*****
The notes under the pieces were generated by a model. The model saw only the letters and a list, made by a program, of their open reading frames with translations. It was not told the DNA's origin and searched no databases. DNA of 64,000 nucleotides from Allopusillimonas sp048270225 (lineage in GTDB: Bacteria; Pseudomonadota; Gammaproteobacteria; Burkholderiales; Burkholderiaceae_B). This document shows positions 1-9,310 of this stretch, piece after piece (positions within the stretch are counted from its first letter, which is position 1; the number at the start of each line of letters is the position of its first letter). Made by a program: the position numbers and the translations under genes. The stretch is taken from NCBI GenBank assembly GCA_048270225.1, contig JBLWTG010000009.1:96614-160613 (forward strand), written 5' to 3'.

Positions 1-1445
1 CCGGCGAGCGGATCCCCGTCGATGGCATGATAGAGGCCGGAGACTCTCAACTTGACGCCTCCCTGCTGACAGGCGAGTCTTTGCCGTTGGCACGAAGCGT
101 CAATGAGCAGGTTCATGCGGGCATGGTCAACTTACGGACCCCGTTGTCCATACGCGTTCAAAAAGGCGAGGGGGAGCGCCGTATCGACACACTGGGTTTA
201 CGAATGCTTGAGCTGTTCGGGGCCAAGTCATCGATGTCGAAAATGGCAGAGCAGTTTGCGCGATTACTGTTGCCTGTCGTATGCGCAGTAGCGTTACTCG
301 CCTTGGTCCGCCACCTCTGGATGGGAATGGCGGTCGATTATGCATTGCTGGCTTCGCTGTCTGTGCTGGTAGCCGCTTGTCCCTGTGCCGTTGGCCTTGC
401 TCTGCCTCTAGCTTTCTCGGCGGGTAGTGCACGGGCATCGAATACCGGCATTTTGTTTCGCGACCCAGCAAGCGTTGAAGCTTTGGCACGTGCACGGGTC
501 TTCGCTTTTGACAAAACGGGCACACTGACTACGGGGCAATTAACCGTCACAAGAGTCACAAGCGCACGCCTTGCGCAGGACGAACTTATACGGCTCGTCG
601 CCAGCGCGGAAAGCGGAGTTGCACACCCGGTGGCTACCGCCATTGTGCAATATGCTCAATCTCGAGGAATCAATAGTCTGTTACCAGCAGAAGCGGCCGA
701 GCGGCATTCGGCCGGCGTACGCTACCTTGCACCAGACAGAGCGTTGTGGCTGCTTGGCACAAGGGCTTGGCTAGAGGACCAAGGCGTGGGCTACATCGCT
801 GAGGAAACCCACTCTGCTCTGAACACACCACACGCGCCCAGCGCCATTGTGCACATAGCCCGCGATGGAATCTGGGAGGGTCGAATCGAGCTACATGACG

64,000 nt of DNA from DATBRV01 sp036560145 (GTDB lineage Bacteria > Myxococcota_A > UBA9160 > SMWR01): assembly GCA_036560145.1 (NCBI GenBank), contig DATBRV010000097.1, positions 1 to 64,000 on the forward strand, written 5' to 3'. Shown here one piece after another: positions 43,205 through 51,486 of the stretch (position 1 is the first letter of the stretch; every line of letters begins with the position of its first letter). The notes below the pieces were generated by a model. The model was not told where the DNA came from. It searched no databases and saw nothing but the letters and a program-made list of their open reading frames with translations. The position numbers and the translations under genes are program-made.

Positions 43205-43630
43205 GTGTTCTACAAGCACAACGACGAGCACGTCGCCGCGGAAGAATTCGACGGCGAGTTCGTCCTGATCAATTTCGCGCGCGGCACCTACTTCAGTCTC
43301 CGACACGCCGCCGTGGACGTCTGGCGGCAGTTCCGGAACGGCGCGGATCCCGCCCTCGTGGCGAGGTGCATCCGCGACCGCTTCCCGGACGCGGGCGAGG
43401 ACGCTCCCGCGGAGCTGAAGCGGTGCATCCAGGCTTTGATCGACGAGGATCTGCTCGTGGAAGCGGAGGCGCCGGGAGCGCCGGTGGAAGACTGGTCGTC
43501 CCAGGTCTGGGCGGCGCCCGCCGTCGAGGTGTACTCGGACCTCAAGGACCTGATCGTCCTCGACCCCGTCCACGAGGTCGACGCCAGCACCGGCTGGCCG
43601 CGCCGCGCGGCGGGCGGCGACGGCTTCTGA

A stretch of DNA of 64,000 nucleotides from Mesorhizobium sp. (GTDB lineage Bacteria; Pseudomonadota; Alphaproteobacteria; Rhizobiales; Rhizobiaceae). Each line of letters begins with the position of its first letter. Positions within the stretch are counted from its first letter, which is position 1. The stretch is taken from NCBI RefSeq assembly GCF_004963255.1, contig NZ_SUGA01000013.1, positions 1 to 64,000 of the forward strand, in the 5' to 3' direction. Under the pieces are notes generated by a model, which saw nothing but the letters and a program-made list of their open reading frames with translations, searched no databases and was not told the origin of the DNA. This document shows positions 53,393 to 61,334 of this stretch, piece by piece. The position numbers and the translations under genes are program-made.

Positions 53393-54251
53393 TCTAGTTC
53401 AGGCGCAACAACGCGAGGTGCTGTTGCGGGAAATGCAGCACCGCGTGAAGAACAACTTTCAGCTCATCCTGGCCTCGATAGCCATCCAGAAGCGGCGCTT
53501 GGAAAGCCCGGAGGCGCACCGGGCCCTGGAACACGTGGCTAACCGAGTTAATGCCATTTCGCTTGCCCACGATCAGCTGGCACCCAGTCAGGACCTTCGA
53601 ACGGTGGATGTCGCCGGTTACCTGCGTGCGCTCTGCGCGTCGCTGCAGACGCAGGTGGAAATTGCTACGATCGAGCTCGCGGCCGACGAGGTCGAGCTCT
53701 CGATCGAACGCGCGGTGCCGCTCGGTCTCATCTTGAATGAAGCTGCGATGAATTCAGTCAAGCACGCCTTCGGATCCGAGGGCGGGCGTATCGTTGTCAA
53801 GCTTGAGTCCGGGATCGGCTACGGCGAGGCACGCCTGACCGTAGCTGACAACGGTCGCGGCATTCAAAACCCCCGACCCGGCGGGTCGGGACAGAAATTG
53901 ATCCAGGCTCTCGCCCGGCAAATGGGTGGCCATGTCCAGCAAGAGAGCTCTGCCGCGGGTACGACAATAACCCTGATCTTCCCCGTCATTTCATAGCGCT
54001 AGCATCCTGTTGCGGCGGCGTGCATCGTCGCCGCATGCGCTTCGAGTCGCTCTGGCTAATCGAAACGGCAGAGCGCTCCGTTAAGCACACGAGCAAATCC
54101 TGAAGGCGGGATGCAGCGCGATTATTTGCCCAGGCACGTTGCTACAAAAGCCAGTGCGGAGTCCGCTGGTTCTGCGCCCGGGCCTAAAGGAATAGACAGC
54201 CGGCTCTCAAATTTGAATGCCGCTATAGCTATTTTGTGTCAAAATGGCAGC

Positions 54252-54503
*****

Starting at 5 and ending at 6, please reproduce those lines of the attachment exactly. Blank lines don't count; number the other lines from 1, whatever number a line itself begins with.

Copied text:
201 CGAATGCTTGAGCTGTTCGGGGCCAAGTCATCGATGTCGAAAATGGCAGAGCAGTTTGCGCGATTACTGTTGCCTGTCGTATGCGCAGTAGCGTTACTCG
301 CCTTGGTCCGCCACCTCTGGATGGGAATGGCGGTCGATTATGCATTGCTGGCTTCGCTGTCTGTGCTGGTAGCCGCTTGTCCCTGTGCCGTTGGCCTTGC